- Future deals will be collaborations, small acquisitions
- `Integrated solution' for farms to be built product by product
After years of pursuit with three separate failed offers to buy Swiss pesticide-maker Syngenta AG, Monsanto Co. said it no longer sees "large-scale" mergers and acquisitions as a strategy, signaling the end of any lingering ambition to bid for another major crop-chemicals or seeds business.
Speaking Wednesday on the St. Louis-based company’s second-quarter earnings call, Chief Executive Officer Hugh Grant said Monsanto will use licensing, partnerships and small acquisitions to reach its vision of a fully-integrated solution for farms, which will encompass seed, crop protection, nutrition and digital, data-driven precision management products.
“There’s an opportunity in bringing chemistry and biology together on that acre, and using data science as the glue that holds that together,” he said. “We are better placed than our competitors to integrate those three pieces together.”
Monsanto on Wednesday posted its smallest fiscal second-quarter profit and sales since 2011 as a global slump in farm commodities depressed demand. The rout for crop prices has spurred a wave of consolidation in the seed and crop-chemical industry. China National Chemical Corp. said in February that it reached a deal to buy Syngenta, the biggest deal so far. Dow Chemical Co. and DuPont Co. announced in December they would merge before breaking into three separate entities, including a Monsanto-sized agriculture company.
Grant said creating products that boost yields will determine winners in the sector, rather than deals that find cost synergies, as farmers are seeking the best technologies even in a tough environment of low crop prices and falling incomes. While a Syngenta acquisition would have accelerated the process, the company’s strategy wasn’t dependent on it, and growth will be driven on a product-by-product basis. The company’s ability to develop new products, with its field testing infrastructure and knowledge of plant genomics, combined with its commercial reach, can attract collaborators, he said.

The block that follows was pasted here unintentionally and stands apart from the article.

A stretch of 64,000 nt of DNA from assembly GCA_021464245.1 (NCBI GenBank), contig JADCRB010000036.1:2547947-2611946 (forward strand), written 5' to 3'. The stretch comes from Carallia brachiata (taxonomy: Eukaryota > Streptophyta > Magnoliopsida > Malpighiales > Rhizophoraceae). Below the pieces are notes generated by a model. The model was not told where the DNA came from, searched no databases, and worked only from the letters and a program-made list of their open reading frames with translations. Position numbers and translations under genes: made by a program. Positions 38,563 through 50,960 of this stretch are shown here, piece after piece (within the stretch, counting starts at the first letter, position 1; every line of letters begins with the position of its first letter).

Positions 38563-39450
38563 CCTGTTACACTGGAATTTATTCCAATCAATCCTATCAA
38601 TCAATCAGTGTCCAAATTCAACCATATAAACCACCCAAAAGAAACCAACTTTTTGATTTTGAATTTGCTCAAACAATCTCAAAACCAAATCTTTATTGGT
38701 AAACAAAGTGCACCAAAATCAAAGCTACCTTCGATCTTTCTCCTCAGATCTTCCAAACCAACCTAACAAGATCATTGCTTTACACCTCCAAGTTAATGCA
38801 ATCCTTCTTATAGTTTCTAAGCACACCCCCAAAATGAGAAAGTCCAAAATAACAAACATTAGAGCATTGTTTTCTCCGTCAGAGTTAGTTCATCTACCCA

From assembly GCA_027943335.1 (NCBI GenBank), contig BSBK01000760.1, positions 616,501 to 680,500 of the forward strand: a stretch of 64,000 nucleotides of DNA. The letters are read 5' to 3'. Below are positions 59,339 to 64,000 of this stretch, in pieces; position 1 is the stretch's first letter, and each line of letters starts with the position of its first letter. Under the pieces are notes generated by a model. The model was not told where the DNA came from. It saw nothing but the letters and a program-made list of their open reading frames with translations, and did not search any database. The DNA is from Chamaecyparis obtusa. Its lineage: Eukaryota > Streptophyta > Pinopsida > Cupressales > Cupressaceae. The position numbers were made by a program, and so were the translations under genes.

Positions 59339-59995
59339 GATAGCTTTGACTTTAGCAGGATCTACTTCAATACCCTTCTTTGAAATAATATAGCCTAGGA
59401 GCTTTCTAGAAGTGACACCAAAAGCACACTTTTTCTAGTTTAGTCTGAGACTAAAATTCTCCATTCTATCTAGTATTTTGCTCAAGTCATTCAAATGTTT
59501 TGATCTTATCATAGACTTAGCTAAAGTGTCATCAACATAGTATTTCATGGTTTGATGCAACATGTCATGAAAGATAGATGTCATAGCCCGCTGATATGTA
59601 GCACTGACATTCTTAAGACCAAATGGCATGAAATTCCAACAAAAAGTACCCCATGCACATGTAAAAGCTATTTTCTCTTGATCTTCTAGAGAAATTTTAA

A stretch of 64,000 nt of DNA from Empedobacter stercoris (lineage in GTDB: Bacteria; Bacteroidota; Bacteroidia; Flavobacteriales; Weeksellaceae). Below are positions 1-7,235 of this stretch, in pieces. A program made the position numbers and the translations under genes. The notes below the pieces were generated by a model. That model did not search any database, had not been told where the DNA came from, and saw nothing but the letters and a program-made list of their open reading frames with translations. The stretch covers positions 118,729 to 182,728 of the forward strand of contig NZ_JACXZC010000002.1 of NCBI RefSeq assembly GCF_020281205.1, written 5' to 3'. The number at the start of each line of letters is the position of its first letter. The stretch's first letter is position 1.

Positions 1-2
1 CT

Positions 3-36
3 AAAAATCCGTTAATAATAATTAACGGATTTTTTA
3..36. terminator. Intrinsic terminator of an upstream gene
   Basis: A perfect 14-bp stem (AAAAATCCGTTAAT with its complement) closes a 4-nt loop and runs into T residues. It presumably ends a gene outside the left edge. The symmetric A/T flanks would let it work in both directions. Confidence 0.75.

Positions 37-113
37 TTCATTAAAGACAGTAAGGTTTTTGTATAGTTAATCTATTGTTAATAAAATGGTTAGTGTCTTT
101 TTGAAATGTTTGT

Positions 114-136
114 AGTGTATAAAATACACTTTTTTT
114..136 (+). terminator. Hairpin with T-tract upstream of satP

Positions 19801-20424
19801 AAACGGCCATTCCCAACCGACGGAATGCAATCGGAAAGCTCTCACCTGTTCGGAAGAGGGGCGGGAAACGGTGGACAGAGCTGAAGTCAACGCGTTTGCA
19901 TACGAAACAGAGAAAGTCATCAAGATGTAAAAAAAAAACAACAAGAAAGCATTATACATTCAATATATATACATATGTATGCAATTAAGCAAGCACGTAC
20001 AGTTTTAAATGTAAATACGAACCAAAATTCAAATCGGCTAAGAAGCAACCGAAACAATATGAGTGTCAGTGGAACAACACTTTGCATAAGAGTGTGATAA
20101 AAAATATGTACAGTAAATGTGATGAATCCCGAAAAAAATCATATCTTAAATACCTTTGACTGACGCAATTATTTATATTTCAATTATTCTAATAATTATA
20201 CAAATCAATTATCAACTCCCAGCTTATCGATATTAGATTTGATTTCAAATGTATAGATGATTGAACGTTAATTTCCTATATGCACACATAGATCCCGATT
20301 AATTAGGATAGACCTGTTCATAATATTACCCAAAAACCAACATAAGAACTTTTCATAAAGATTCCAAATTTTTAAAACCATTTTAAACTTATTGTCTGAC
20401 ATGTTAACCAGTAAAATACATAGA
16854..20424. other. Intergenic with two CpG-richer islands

“We believe the industry will continue to rationalize, focusing investment to the higher-return options,” Grant said. This will mean more research and development, or “commercial partnerships for which we are uniquely positioned to participate and no longer see large-scale M&A as a likely opportunity,” he said.
Monsanto was exploring potential deals with BASF SE and Bayer AG, people with knowledge of the matter said in March. Monsanto’s unsolicited $43.6 billion proposal to acquire Syngenta AG, the world’s largest pesticide producer, was rejected by the Swiss company in August.